Post by smauggie on Jul 31, 2017 21:34:49 GMT
First I want to start out with a definition of Auxiliary Marking (which may change if/as we have a discussion about this branch of US Postal History.
An Auxiliary Marking is a marking on a cover, parcel, package or postal form (USPOD/USPS) which is added to indicate a special service or event in the processing of the mail item.
There are four methods of adding an auxiliary marking that I have been able to detect:
Manuscript marking on the cover
Handstamp marking on the cover
A combination of handstamp and manuscript marking on cover
- Machine-Applied marking directly on envelope
- Labels (aka stickers or etiquettes) adhered to the cover
Items that are questionable as auxiliary markings (I haven't made up my mind about these, perhaps you have):
Labels (aka stickers or etiquettes) featuring a short 1-2 character code composed of numbers and or letters (used 1970s to 1990s)
"Chop" marks of a combination of 1-2 letters and numbers (used 1980-s to 1990's)
Spray on post office or routing information (used 1990-s to early 2000's)
Spray-on barcodes used for routing mail using automated mail processing machines (used 2000's to date)
Items that are not auxiliary markings:
Received Machine Cancels (which can often look quite unique but are simply cancels)
Post office seals (either federal or local)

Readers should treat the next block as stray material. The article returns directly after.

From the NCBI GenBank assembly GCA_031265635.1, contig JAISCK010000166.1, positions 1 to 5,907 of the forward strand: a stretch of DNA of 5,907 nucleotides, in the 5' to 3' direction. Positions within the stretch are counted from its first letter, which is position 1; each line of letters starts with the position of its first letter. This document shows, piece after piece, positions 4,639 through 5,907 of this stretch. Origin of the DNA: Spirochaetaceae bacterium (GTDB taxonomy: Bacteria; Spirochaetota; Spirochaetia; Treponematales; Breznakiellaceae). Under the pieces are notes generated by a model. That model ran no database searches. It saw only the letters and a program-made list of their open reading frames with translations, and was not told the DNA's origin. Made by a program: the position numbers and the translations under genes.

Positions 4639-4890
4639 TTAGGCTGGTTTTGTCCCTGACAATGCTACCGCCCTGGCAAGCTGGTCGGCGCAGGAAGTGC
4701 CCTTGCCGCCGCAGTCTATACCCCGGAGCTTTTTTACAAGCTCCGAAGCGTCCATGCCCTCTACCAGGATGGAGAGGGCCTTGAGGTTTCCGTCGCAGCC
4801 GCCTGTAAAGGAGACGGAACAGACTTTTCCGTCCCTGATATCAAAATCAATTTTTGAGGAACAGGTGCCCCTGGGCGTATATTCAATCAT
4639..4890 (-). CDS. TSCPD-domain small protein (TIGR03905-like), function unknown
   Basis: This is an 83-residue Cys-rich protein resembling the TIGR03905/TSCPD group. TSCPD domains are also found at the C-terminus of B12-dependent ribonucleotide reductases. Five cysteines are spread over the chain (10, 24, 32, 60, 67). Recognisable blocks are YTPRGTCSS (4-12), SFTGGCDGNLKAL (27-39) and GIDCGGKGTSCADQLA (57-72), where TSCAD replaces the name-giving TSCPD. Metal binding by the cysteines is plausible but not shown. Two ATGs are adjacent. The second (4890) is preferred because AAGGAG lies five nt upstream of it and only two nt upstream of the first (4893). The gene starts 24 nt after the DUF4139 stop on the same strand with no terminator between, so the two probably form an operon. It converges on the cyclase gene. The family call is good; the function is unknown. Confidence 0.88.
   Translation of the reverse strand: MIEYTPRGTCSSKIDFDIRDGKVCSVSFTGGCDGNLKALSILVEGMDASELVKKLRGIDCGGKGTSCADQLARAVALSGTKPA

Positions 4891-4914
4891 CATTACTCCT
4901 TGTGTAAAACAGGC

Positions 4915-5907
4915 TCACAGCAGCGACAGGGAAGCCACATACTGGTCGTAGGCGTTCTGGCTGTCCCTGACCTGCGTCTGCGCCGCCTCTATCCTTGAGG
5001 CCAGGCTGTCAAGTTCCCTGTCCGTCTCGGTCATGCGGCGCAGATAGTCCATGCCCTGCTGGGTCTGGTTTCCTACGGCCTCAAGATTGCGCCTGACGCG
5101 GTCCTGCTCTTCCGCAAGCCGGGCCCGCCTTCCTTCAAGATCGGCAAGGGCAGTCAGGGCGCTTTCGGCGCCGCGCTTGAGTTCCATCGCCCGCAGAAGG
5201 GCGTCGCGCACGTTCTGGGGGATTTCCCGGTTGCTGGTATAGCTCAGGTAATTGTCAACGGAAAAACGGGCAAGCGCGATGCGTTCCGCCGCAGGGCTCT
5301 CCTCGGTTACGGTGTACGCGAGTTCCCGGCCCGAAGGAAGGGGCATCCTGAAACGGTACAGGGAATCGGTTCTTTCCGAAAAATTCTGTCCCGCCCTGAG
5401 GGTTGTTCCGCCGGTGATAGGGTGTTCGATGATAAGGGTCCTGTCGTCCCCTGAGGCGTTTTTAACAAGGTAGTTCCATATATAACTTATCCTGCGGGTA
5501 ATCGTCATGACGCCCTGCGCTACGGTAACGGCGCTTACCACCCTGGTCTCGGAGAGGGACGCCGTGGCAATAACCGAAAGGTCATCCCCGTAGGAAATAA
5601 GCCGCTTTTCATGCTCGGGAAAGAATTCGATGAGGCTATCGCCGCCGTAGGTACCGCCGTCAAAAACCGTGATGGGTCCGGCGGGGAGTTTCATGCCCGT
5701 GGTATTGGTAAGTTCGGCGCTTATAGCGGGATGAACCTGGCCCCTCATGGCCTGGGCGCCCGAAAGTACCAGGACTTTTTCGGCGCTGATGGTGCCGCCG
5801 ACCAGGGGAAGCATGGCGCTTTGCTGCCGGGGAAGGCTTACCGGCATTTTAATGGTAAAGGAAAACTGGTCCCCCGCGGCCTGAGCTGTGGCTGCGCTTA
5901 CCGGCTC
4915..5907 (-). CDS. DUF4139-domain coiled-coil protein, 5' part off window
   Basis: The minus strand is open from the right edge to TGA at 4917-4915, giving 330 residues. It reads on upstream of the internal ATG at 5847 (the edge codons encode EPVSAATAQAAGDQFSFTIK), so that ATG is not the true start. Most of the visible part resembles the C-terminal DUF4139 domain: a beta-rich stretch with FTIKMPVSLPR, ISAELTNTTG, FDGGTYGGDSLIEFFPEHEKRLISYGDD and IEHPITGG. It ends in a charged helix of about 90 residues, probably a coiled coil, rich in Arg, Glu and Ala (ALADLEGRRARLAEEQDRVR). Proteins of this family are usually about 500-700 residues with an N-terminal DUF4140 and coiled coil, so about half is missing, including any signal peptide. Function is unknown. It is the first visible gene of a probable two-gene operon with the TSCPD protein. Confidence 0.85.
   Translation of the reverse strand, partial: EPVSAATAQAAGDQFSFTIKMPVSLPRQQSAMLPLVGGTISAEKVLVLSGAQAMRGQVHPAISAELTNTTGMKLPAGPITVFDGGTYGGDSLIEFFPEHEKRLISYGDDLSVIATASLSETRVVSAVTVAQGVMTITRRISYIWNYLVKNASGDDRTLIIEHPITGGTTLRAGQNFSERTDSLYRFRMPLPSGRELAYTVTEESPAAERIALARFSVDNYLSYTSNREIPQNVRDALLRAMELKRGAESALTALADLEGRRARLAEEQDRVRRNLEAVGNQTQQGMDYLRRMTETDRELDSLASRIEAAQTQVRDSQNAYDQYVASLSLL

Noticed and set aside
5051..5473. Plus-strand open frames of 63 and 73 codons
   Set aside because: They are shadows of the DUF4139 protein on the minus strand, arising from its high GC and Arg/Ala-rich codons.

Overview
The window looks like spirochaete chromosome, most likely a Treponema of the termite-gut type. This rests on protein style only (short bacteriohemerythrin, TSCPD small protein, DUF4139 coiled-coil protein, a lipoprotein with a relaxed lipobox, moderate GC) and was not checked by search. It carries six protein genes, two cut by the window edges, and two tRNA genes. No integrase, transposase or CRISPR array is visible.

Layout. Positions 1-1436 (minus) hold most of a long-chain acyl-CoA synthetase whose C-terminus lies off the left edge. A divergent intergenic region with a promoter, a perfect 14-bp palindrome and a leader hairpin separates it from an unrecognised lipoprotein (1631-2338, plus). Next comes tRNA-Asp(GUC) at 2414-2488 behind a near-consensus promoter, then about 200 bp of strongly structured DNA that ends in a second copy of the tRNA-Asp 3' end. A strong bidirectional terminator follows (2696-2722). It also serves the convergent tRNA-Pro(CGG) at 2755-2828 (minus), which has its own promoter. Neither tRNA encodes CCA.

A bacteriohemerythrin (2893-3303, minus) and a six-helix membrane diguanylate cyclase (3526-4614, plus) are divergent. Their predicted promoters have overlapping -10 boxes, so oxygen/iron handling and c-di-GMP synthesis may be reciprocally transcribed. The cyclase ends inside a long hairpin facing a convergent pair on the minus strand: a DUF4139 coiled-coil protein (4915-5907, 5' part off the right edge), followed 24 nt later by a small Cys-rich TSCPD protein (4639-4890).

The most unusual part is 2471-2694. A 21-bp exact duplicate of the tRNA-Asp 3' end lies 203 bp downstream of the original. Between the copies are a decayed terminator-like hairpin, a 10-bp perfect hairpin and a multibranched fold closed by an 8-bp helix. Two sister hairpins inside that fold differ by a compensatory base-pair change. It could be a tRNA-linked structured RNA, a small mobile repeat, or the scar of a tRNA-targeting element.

Local Post stamps and markings
Cinderella stamps (including Christmas Seals)
For those with an interest in this area of US postal history I highly recommend the Auxiliary Markings Club. They have an excellent journal which I look forward to every time it comes in the mail (yes, I am a member). They have a more detailed definition on their site for auxiliary markings but I though I would keep things as basic as possible.
I will start by reposting one I posted to TSF a while ago here, but I wanted it to be a part of this thread for convenience and educational purposes.
This item was mailed on December 30, 1963. The mailbag it was in was assumed empty and placed in storage. When it was brought out of storage to be used again, this bank statement was found inside. It was re-postmarked on July 7, 1964 and mailed to the customer.
I hope to share many more examples of auxiliary markings as time allows.
Thanks for stopping by (and reading all the way to the end).